By Leon Louw, founder and editor of WhyAfrica
01 August 2021 – Although Covid-19 has presented Botswana with many challenges, the country’s diversification strategy started gathering momentum during this time. Botswana is in a prime position to take advantage of a world recovery.
Coal and agriculture are set to play a key role in driving the diversification of Botswana’s economy. The country is regarded by many as one of the most attractive African countries to do business in. A competent, professional government has steered the country on a steady growth path, despite the recent set-back experienced because of Covid-19.
The Botswana government has played a pivotal role in expanding the country’s mining sector and improving its image as a top mining destination.
A world class mining cadastre system and a “one-stop shop” approach makes it easy for exploration and mining companies to apply for all the necessary approvals and licenses at one office. In countries like South Africa, for example, it takes a lot longer to be awarded all the permits, as there are several government departments and more red tape involved in the process.
Although the impact of Covid-19 lockdown measures on the Botswana economy has been severe, the country remains politically stable, despite numerous spats between current president Mokgweetsi Masisi and his predecessor Ian Khama.
Stable but not free of bickering
Since stepping down in March 2018, Khama has remained active in Botswana politics, on social media and in the public eye. His constant criticism of the ruling party, and of Masisi, elicits mixed feelings amongst the populace with many older and more conservative citizens backing Khama’s opinions.
Khama is the son of Botswana’s founding father Sir Seretse Khama, and with a military background, he has often been accused of authoritarianism. Despite his waning support amongst the younger generation, Khama is revered in many parts of the country. His strongest following is probably in the south-east and in and around Serowe, his town of birth. Serowe is not too far from the coalfields of Botswana, which is earmarked for further development after the first private, Botswana listed company, Minergy, started production last year.
Economy declines because of Covid-19
With diamond output taking a severe knock this year, and tourism in the doldrums because of the Coronavirus, Masisi has not had the best of times. Economically, the country has taken a step back over the last two years. Although the economic woes cannot be laid entirely at Masisi’s door, it does give Khama and his backers further ammunition to make their point. Under Khama’s rule, these two sectors thrived, but then, it was a different world.
This quarter’s diamond production in carats declined by 12.1% year on year. The disappointing output is attributed to lower-grade feed at Debswana’s Orapa mine because of heavy rainfall and operational issues, including continued power supply disruptions. The ban on international travel has been severe for a once buoyant tourism industry, although it has been propped up by some business from the local and regional market, which has allayed fears of a total collapse of the hospitality industry.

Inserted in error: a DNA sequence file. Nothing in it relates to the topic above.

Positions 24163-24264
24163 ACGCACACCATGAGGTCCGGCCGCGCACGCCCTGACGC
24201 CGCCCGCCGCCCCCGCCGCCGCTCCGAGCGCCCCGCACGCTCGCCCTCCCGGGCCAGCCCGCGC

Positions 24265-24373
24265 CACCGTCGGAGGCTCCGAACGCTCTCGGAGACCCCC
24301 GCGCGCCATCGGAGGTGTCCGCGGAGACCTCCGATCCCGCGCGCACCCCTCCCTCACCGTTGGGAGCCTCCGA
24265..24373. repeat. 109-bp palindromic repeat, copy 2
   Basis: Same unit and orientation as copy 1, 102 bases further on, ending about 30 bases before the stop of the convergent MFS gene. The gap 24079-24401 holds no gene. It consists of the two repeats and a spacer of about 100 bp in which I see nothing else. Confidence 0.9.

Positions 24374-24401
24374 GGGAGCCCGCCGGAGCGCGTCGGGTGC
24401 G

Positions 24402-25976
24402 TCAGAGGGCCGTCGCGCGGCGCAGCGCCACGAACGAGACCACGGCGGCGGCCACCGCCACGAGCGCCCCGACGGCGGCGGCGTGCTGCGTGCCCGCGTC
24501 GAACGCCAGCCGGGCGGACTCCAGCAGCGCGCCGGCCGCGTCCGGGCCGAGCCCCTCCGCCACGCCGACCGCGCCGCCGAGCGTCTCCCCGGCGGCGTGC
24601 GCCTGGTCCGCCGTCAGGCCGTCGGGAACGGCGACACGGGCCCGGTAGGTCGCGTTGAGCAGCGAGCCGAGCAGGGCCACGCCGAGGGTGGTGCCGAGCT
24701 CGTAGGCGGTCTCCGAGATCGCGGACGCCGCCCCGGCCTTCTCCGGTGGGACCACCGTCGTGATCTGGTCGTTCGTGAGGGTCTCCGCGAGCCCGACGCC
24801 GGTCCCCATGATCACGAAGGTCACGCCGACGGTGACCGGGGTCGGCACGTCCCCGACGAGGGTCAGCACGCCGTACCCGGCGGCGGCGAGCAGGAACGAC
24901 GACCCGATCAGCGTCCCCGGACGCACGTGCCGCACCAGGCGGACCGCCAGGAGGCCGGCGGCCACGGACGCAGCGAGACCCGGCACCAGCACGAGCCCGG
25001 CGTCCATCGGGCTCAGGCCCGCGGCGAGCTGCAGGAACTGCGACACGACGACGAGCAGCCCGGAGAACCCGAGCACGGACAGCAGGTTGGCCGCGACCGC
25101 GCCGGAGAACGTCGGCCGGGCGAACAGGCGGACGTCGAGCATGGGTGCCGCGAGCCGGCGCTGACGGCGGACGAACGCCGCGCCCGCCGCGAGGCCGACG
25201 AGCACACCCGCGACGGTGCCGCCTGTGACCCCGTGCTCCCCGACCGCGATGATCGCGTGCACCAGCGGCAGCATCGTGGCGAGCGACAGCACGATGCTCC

Tourism, diamonds and cattle ranching have traditionally formed the backbone of the fledging Botswana economy since the early 1960’s. However, Covid-19 has put a brake on runaway profits and a continued budget surplus. All three these sectors were severely disrupted by the global pandemic. But as the international world returns to some form of normality, Botswana is well positioned to cement its place as the most stable, predictable, and attractive business destinations in Africa, despite its numerous challenges.
The rise of Minergy
Minergy’s rise has been spectacular and assisted by the government in what could be seen as a model partnership, the company has found a solid market for its products in South Africa.
Botswana has made great strides in upgrading and developing its rail infrastructure, which will enable the landlocked country to export coal to several ports across the Southern African region.
Moreover, the completion of the Kazungula bridge over the Zambezi River in the north of the country is a gamechanger. The bridge will make it easier for Botswana to export its growing list of products from the Pandamatenga agricultural hub (only about 108km south-east of Kazungula) into Zambia, the Democratic Republic of the Congo (DRC), Namibia, and even further into East Africa.
The recent signing and implementation of the African Continental Free Trade Area (AfCFTA) agreement will make Pandamatenga a strategic agri-business and agri-processing hub, and will further add to Botswana’s growing arsenal of diversified offerings.
Meanwhile, Khoemacau Copper Mining recently announced the achievement of a major milestone at its Khoemacau Copper Silver project, close to the Kalahari town of Ghanzi. The mine produced its first copper silver concentrate from the Boseto processing plant in June and is set for ramping up to an expected 125ktpa copper and 4.5Mozpa silver within the next few years. Currently, the mine has an envisaged life of 22 years.
With several other projects in the pipeline, and with the hope of a return to some form of normality in the not-too-distant future, Botswana is gradually moving away from its unhealthy reliance on diamonds and tourism. This bodes well for a country that has proven again and again, to be one of Africa’s great success stories. Let’s keep an eye on Botswana.
Leon Louw is the founder and editor of WhyAfrica. He specialises in natural resources and African affairs.
WhyAfrica provides you with business intelligence that matters. Africa is our business, and we want it to be yours too. To subscribe to WhyAfrica’s free newsletter or digital magazine, and for more news on Africa, visit the website at www.whyafrica.co.za or send a direct message.